Elective fair hopes to recruit new students


Haben Cheffena

Hanson stands in front of the whiteboard for the AWC.

The announcements commenced the elective fair. Students rushed through the halls with their favorite choices marked. Some students used this time to introduce themselves to new classes such as IB Topics, while some organized with their friends to join a class together.

The elective fair is a four session fair where students explore electives that they might want to join next year. As some students have heard, business classes have become mandatory in order to graduate. Also starting with the Class of 2017, students must take a few online class throughout their high school career.

Business classes had a large turnout for each session because a lot of people came to find out about economics and personal finance because it is mandatory.

The reason business classes became mandatory is that they want students to know about the economy, finances and their place in society in terms of what they can do to make their lives better financially because of what happened in the market crash in 2008.

Taking business classes can help students be more productive citizens and not have to worry about the financial crisis a lot of people are in, being in debt and struggling financially.

In business, students learn that the most important thing is that they pay themselves back so to build an emergency fund or always have money there when they need it instead of having to always take out a loan.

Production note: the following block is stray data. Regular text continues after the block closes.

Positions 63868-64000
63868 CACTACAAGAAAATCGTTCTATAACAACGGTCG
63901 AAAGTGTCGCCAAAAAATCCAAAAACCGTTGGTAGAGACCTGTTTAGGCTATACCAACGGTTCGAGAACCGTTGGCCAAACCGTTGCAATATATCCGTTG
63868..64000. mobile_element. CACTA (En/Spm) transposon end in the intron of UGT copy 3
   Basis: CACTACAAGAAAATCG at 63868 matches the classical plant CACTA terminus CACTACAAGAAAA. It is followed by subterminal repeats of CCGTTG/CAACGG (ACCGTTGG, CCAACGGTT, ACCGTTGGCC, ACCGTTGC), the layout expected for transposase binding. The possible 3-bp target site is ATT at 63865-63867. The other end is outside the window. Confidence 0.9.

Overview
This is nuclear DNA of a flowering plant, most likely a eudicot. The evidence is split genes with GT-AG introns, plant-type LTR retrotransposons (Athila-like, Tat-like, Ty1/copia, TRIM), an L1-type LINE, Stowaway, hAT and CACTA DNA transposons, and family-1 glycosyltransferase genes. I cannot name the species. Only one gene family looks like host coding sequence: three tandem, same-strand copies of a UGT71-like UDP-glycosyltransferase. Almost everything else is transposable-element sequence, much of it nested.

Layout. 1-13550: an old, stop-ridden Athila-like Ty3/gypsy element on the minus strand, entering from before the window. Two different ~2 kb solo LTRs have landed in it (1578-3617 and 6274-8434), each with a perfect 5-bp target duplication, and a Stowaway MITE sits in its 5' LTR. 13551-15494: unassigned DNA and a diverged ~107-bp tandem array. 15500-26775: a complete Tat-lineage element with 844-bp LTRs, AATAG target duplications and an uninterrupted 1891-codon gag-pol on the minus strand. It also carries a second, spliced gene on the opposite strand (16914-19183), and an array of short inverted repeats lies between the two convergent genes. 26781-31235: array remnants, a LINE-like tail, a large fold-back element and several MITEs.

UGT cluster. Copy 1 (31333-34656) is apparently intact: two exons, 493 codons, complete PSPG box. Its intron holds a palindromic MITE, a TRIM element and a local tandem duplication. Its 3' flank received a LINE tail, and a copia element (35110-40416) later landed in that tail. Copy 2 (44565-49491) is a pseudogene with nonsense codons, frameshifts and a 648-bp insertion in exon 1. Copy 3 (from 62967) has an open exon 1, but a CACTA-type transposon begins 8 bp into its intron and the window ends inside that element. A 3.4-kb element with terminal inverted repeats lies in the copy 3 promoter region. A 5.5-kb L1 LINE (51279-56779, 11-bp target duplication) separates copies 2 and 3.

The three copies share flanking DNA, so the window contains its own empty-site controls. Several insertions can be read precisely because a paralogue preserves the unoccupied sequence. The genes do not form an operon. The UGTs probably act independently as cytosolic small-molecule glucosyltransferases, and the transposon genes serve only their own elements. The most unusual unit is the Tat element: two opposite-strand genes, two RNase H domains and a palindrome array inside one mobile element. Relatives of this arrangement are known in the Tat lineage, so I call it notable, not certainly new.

“We are really hoping that a lot of students will come up and sign up for business classes, there are a lot of classes that will help the students once they sign up for college whether you’re majoring in business or not there is always classes you’re going to need in order to be productive in any kind of job” business and Info Tech teacher Albert Steppe said.

The writing center elective fair also went pretty well according to English teacher Stephanie Hanson.

The number of people applying hasn’t decreased or increased compared to last year. To encourage students join the Atoms Writing Center, students who have been in the program for a while come to speak about their experience in the class and how they liked it because students relate to other students more than teachers.

“The whole point of the writing center and the advanced composition class is to be open for the students as much as possible” Hanson said.

The class allows students to have two hours every other school day during which they can come in to be tutored and helped with their writing. If not enough students sign up the writing center will only be open after school or during flex.